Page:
UK/October 27, 2021/ BY: By Robbie Meredith – BBC News NI Education Correspondent/Source: https://www.bbc.com/
Northern Ireland spends less on each school pupil’s education than any other part of the UK.
That is according to the Institute for Fiscal Studies (IFS), one of the UK’s leading economic research institutes.
The IFS said there had been a “remarkable squeeze on school resources over more than a decade”.
New analysis from the IFS suggested that about £6,400 would be spent per pupil in Northern Ireland in 2021-22, compared to about £7,600 in Scotland.
Meanwhile, separate figures from the Education Authority (EA) show almost half of schools (48%) in Northern Ireland were in budget deficit at the end of the 2020-21 financial year.
Previous research published by the IFS in 2019 suggested that Northern Ireland had faced the highest school spending cuts per pupil in the UK over a decade.
The IFS has now updated its analysis of school funding across the UK.
In Northern Ireland, the IFS said that back-pay as a result of a delayed pay deal for teachers had led to an increase in spending per pupil over the past two years.
However, each pupil in Northern Ireland has about 3% less spent on them now than was the case decade ago.
“Across the period, school spending per pupil is consistently highest in Scotland and generally lower in Northern Ireland,” said the IFS report.
“In 2021-22, spending per pupil is expected to total £7,600 per pupil in Scotland (including COVID-related spending) and £6,400 in Northern Ireland.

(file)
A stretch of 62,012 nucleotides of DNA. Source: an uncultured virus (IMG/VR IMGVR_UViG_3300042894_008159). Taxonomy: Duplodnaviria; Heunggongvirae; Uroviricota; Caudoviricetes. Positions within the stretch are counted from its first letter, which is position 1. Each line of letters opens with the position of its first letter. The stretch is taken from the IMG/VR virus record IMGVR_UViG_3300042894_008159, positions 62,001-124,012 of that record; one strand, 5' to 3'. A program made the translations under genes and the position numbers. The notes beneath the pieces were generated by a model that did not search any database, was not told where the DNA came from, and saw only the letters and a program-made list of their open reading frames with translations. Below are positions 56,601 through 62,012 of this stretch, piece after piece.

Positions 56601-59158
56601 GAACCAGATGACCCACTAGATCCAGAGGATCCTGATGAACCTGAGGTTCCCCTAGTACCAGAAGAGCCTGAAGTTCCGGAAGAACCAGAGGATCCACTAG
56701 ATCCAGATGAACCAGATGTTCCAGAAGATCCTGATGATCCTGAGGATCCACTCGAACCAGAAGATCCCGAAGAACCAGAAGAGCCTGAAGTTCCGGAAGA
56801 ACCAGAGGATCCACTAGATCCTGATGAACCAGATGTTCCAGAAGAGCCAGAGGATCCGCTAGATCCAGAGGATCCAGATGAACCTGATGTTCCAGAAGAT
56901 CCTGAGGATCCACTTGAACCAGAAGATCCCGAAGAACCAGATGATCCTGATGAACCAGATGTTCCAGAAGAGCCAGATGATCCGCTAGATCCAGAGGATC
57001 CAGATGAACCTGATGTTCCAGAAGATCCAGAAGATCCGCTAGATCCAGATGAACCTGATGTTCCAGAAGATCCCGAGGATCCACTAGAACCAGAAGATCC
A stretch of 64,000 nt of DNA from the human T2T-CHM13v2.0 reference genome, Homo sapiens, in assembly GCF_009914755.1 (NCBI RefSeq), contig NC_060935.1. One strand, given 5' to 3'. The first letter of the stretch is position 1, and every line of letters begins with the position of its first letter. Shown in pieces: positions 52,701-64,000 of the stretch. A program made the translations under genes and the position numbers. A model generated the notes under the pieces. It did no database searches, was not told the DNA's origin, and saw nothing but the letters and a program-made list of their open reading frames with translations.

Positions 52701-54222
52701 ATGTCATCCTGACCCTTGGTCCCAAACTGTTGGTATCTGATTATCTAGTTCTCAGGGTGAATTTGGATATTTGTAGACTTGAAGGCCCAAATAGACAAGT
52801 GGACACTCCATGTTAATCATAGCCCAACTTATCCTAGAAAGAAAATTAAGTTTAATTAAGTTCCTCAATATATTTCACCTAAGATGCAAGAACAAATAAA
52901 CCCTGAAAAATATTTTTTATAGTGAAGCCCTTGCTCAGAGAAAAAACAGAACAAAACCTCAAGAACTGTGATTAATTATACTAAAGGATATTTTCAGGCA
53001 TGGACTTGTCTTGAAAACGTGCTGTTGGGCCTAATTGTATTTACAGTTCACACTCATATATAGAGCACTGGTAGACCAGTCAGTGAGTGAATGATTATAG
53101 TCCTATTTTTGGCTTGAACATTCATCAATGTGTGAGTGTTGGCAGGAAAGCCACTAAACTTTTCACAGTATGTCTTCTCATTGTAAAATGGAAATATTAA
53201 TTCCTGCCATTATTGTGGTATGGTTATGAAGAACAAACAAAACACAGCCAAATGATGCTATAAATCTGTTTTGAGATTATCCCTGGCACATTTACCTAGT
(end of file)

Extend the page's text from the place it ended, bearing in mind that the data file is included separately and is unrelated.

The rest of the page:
“In between, spending per pupil is expected to total about £6,700 in England and £6,600 in Wales.”
The IFS acknowledged that their figures for England, Wales and Northern Ireland did not include extra Covid or “catch-up” spending on schools.
However, they said that school spending per pupil in Scotland was still likely to be around £900 higher than the other nations of the UK.
“In response to the pandemic, all four nations have implemented education recovery or catch-up programmes amounting to about £200-£400 per pupil in total,” said the IFS.
“[These] are much lower than the ambitious packages announced in other high-income countries such as the US (£1,800 per pupil) and Netherlands (£2,100 per pupil).”
“In England, Wales and Northern Ireland, school spending per pupil in 2021-22 is expected to be just above or just below where it was in 2009-10.
“This is a remarkable squeeze on school resources over more than a decade.
“Squeezes in core school spending per pupil over the last decade in England, Wales and Northern Ireland will make it that much harder for schools to address the major challenges and inequalities they face in the wake of the pandemic.”
Meanwhile, figures released by the Education Authority (EA) to BBC News NI show that 478 schools were in budget deficit on 31 March 2021.
That accounted for 48% of schools, and their accumulated deficits totalled £87.3m.
By contrast, 52% of schools (515) had some money left over at the end of the financial year with a total combined surplus of £46.7m.
The EA’s figures are for controlled and maintained schools – which make up over 90% of schools in Northern Ireland – and do not include voluntary grammar schools or grant maintained integrated schools.
Finance Minister Conor Murphy has previously said some Stormont departments may face “more pain” as he prepares a three-year budget which could increase spending on health.
Docente - Investigadora Educativa.
Doctora en Cs. de la Educación, Magíster en Desarrollo Curricular y Licenciada en Relaciones Industriales.